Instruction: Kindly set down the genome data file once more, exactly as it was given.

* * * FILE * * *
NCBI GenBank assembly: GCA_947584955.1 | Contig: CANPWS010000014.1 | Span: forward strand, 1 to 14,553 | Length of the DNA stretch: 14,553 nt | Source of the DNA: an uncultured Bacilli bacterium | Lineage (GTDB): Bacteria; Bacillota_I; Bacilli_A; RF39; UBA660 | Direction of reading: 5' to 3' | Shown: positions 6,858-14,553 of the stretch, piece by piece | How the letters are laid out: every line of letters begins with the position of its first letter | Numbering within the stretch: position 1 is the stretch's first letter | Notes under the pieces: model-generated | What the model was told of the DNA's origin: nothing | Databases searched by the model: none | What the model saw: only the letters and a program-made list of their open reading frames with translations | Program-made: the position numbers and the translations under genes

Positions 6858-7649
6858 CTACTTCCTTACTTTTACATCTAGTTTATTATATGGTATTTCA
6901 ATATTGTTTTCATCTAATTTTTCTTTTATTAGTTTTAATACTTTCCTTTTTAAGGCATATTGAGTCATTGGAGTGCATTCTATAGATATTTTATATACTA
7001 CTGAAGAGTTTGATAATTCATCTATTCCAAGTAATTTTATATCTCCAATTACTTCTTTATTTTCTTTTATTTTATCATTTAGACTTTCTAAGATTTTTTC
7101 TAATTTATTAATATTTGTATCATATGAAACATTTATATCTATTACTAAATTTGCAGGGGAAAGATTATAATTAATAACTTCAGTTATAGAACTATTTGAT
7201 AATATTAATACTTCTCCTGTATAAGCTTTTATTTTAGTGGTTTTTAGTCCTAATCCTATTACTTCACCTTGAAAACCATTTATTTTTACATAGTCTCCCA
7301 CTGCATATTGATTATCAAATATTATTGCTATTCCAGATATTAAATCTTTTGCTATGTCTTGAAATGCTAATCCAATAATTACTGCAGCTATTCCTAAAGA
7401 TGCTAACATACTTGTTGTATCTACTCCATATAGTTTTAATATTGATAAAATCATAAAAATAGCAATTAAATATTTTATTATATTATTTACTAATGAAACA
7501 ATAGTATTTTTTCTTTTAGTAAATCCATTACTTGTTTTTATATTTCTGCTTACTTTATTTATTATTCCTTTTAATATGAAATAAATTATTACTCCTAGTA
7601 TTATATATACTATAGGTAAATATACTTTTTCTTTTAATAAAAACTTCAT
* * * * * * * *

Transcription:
NCBI GenBank assembly: GCA_947584955.1 | Contig: CANPWS010000014.1 | Span: forward strand, 1 to 14,553 | Length of the DNA stretch: 14,553 nt | Source of the DNA: an uncultured Bacilli bacterium | Lineage (GTDB): Bacteria; Bacillota_I; Bacilli_A; RF39; UBA660 | Direction of reading: 5' to 3' | Shown: positions 6,858-14,553 of the stretch, piece by piece | How the letters are laid out: every line of letters begins with the position of its first letter | Numbering within the stretch: position 1 is the stretch's first letter | Notes under the pieces: model-generated | What the model was told of the DNA's origin: nothing | Databases searched by the model: none | What the model saw: only the letters and a program-made list of their open reading frames with translations | Program-made: the position numbers and the translations under genes

Positions 6858-7649
6858 CTACTTCCTTACTTTTACATCTAGTTTATTATATGGTATTTCA
6901 ATATTGTTTTCATCTAATTTTTCTTTTATTAGTTTTAATACTTTCCTTTTTAAGGCATATTGAGTCATTGGAGTGCATTCTATAGATATTTTATATACTA
7001 CTGAAGAGTTTGATAATTCATCTATTCCAAGTAATTTTATATCTCCAATTACTTCTTTATTTTCTTTTATTTTATCATTTAGACTTTCTAAGATTTTTTC
7101 TAATTTATTAATATTTGTATCATATGAAACATTTATATCTATTACTAAATTTGCAGGGGAAAGATTATAATTAATAACTTCAGTTATAGAACTATTTGAT
7201 AATATTAATACTTCTCCTGTATAAGCTTTTATTTTAGTGGTTTTTAGTCCTAATCCTATTACTTCACCTTGAAAACCATTTATTTTTACATAGTCTCCCA
7301 CTGCATATTGATTATCAAATATTATTGCTATTCCAGATATTAAATCTTTTGCTATGTCTTGAAATGCTAATCCAATAATTACTGCAGCTATTCCTAAAGA
7401 TGCTAACATACTTGTTGTATCTACTCCATATAGTTTTAATATTGATAAAATCATAAAAATAGCAATTAAATATTTTATTATATTATTTACTAATGAAACA
7501 ATAGTATTTTTTCTTTTAGTAAATCCATTACTTGTTTTTATATTTCTGCTTACTTTATTTATTATTCCTTTTAATATGAAATAAATTATTACTCCTAGTA
7601 TTATATATACTATAGGTAAATATACTTTTTCTTTTAATAAAAACTTCAT